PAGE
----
• Experience requirement: 3,000 hours (18 months full-time practice) in emergency medicine
  • Specialty procedures and patient cases: see pages 6 and 7 of Appendix

Tintinalli’s Emergency Medicine Manual - study guide for emergency medicine CAQ

New in 2014: Hospital Medicine
  • Applicants are required to complete an Advanced Cardiac Life Support course in addition to their 150 credits of specialty-focused Category 1 CME. Must also complete the a CME activity related to risk management.
  • CME Recommendations: None
  • Experience requirement: 3,000 hours (18 months full-time practice) in a practice that involves the management of hospitalized adult patients
  • Specialty procedures and patient cases: see page 7 of Appendix

  • Applicants are required to complete an Advanced Cardiac Life Support course in addition to their 150 credits of specialty-focused Category 1 CME.
  • CME Recommendations: Complete CME activities that encompass knowledge of the evaluation of kidney function, urinalysis, radiological assessment of renal disease, the kidney in systemic disease, chronic kidney disease, peritoneal dialysis, hemodialysis, medications and the kidney, the kidney in special circumstances (pediatric, pregnant, aging), hypertension, billing and coding, and kidney transplantation.
  • Experience requirement: 4,000 hours (24 months full-time practice) in practice as a PA, including at least 2,000 hours (12 months full-time) in nephrology
  • Specialty procedures and patient cases: see page 8 of Appendix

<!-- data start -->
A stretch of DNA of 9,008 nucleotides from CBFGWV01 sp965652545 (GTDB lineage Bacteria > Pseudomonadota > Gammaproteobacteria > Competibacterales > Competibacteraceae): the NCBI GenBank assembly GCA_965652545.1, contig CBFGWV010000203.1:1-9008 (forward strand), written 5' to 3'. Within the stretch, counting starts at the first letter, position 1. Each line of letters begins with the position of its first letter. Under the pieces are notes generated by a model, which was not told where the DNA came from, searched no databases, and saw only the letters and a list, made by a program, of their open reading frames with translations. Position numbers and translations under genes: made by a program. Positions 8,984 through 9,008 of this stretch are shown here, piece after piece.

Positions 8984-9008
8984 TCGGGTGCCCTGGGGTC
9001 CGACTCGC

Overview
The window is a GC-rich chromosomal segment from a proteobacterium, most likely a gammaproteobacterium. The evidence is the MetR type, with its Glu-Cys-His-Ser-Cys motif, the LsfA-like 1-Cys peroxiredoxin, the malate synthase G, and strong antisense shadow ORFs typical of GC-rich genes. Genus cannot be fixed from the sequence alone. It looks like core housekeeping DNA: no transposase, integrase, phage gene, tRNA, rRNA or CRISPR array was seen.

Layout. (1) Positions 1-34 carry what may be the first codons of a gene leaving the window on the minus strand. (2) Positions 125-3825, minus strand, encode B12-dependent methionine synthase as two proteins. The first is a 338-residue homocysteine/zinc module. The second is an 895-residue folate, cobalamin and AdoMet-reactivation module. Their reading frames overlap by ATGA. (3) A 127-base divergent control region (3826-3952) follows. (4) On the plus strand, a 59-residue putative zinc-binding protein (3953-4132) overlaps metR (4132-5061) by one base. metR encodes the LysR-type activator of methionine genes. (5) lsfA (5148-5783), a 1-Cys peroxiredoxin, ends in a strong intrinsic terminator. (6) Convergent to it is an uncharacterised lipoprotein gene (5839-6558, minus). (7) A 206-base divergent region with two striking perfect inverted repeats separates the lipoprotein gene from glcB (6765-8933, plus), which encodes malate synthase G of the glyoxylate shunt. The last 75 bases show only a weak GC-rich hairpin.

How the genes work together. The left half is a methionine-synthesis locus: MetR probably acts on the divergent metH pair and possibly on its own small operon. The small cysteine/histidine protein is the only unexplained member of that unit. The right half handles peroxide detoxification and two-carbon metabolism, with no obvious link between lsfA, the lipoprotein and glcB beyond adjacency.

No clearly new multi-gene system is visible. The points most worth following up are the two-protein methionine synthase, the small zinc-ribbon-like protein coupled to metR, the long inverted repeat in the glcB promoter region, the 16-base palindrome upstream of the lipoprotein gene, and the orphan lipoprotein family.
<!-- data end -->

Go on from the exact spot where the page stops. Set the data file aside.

• Applicants are required to complete an Advanced Cardiac Life Support course in addition to their 150 credits of specialty-focused Category 1 CME.
  • CME Recommendations: Complete CME activities focused in orthopaedic surgery
  • Experience requirement: 4,000 hours (24 months full-time practice) in orthopaedic surgery
  • Specialty procedures and patient cases: see page 9 of Appendix

New in 2014: Pediatrics
  • Applicants are required to complete a Pediatric Cardiac Life Support (or Neonatal Resuscitation Program) course in addition to their 150 credits of specialty-focused Category 1 CME.
  • CME Recommendations: Complete CME activities focused in pediatrics.
  • Experience requirement: 4,000 hours (24 months full-time practice) in orthopaedic surgery
  • Specialty procedures and patient cases: see page 10 of Appendix

  • No additional CME requirements specified.
  • CME Recommendations: Complete CME activities focused in psychiatry.
  • Experience requirement: 2,000 hours (12 months full-time practice) in psychiatry.
  • Specialty procedures and patient cases: see page 11 of Appendix

General CAQ Exam Reviews
Physician Assistant: A Guide to Clinical Practice by Ballweg, Sullivan, Brown, and Vetrosky


Sources:
CAQ Governing Policies - Includes Appendix (pg. 5-11)